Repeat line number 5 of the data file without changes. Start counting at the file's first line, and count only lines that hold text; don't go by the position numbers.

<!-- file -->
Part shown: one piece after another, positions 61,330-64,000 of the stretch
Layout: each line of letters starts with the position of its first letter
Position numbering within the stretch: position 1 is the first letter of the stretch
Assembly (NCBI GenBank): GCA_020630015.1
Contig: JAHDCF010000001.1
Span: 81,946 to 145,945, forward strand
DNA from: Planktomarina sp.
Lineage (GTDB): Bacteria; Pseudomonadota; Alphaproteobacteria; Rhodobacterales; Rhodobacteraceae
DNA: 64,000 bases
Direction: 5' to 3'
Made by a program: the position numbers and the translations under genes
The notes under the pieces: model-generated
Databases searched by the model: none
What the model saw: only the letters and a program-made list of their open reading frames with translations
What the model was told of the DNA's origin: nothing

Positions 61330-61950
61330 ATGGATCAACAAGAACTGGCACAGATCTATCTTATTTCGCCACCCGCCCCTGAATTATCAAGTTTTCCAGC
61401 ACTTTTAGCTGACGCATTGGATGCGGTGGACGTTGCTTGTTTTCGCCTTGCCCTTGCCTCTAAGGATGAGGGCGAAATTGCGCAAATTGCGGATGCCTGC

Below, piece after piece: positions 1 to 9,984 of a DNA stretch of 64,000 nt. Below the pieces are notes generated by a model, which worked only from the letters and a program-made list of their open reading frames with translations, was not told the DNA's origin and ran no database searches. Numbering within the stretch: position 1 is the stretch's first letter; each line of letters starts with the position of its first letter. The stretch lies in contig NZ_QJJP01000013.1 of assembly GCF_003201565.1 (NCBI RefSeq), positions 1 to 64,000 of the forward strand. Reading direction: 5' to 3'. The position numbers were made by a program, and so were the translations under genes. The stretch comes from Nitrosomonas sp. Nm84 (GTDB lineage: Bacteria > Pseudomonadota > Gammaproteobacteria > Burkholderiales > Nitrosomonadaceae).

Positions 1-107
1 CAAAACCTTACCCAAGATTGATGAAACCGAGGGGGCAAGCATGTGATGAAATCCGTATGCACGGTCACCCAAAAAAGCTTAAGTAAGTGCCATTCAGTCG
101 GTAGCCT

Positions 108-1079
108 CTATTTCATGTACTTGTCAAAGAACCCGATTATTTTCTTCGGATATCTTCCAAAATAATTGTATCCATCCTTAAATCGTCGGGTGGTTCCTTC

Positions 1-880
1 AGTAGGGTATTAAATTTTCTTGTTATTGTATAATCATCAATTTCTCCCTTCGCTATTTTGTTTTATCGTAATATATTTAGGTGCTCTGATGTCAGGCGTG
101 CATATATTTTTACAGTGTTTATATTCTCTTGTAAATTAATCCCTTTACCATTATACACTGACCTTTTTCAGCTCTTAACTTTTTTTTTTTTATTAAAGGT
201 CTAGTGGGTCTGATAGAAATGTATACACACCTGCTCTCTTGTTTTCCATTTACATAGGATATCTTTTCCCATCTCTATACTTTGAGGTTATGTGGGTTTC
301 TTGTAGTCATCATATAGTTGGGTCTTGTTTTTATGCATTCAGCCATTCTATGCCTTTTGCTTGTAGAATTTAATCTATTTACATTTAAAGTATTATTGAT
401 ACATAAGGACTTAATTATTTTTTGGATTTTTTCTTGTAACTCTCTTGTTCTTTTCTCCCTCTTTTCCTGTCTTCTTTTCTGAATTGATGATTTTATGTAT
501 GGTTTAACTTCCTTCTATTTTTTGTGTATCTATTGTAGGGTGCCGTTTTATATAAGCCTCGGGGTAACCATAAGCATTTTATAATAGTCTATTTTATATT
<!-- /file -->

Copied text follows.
Contig: JAHDCF010000001.1